Tag Line

"Built Dam Strong!"

06 June 2012

Weld . . . wait. Weld . . . wait. Even while tacking.

If you recall, I left off last night with a hole in the joint between a primary merge with a filler rod and an electrode sticking out of it. Well, that was the first task of the day and after some grinding and welding with a fresh tungsten, I ended up with this:


After that, I started fitting the 90* bends:
The #4 is closes to the camera and also on the bottom of the merge. #3 is next to it. These are installed with the normal leg lengths of the bends. The two "top" primaries are shortened by the diameter of the plus a 1/4" in order to fit them. I do this because the #1 and #2 primaries are "reaching" from their respective cylinders. Does this lead to the all hollowed "equal length primaries" you hear so much about? No. I don't really care for equal length primaries, as I want to widen torque curves into plateaus, not have silly peaks that aren't much good for anything but dedicated one note racing. 

I use tape on the tube to make sure I cut and finish the tube straight:


 I love this technique, especially since my bandsaw doesn't cut particularly straight without constant attention. heh

More mockup and checking fit:



 It is WAY better to have to make a few cuts to trim something down than to cut too much. Slow and steady saves time in the end. 


I couldn't take a whole lot of pictures of in process methods with the rest of things because I needed 3 hands (had a helper hold things in place at times) to hold everything, measure and test fit. 

Mocking up the rest of the primary for #4:

Rolling stools with adjustable seats can be handy for mockup, too: 


Here is #4 tacked up and in place:


Note: The collector is NOT supported by ANYTHING other than runner #4. That is how strong tacks SHOULD be. 

Here is a side view of the collector (for you, Dan): 

If you enlarge the pic, you can see that the bottom of the collector is about on the same level as the backside of the oil pan (the lowest part). There is enough space between the pan and collector, but I wouldn't want to have it get any closer to allow room for some movement when the header is heated up and also for the header wrap that is going on the header to cut down on radiant heat.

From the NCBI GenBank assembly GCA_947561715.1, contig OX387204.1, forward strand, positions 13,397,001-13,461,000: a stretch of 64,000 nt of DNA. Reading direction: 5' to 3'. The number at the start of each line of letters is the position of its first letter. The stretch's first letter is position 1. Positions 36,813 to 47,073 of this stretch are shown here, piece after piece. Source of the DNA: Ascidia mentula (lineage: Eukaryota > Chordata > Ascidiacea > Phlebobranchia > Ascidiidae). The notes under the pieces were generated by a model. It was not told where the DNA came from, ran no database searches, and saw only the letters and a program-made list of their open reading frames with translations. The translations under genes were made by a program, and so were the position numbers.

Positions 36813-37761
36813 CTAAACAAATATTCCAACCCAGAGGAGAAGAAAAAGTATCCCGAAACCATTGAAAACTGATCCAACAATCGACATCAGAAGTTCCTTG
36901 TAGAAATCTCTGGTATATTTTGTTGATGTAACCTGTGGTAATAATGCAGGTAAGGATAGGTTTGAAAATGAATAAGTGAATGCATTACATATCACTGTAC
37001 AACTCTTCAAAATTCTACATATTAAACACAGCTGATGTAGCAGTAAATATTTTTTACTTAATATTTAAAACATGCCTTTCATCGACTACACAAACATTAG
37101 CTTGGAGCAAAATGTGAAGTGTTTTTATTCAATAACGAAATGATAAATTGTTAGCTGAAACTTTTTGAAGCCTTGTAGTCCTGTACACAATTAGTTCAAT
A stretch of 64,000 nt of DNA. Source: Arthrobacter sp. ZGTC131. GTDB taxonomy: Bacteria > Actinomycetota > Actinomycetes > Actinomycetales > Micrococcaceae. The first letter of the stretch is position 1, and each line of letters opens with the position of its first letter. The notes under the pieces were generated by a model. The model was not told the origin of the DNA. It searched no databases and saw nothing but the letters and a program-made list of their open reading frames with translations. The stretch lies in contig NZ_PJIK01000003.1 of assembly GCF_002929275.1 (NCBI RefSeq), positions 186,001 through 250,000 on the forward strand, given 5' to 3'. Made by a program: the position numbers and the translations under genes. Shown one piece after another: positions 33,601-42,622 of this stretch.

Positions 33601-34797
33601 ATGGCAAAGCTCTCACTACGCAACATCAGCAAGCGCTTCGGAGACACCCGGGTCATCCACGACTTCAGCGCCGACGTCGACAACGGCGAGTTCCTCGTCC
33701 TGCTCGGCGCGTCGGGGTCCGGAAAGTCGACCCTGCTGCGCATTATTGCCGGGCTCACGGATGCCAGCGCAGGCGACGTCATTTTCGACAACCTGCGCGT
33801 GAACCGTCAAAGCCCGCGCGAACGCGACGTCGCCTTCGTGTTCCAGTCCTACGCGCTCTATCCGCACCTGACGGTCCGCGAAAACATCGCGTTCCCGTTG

This is an example of too long better than being too short: 

After some trimming, making sure of the angle and squishing the tube in my vise to more closely fit the oval shape of the port, I had 2/4 of the runners tacked into place:


There is a huge gap between the last pic and this next pic, but it took a while. Actually, that is an understatement. LOL! It's SOOOO good to see this thing finally take shape!


Collector and primaries:


Front shot. The angle is a bit exaggerated due to the funky angle I held the camera. 


Here is the end of the collector:



I am actually NOT going to weld on the megaphone and exhaust extension onto the header, since the car this is going is nothing I am familiar with and has major components moved around. 

Tomorrow is going to be more welding. The reason why I titled this post what I did is because even with tack welds, maybe even ESPECIALLY with tack welds, you CANNOT rush things. As I was tacking the last runner (#1), I could hear all sorts of pops an pings. Go too fast, and nothing will go together correctly. 

I have to weld all the runners and make 8 tabs for the springs that will hold the sections together. I have concerns about one of the collector slip fit sleeves. It is a bit loose, but I know a few ways to make sure it seals, though after the header warms up, I anticipate the header will seal extremely well. 

Busy, crazy day tomorrow. Time to get some good rest.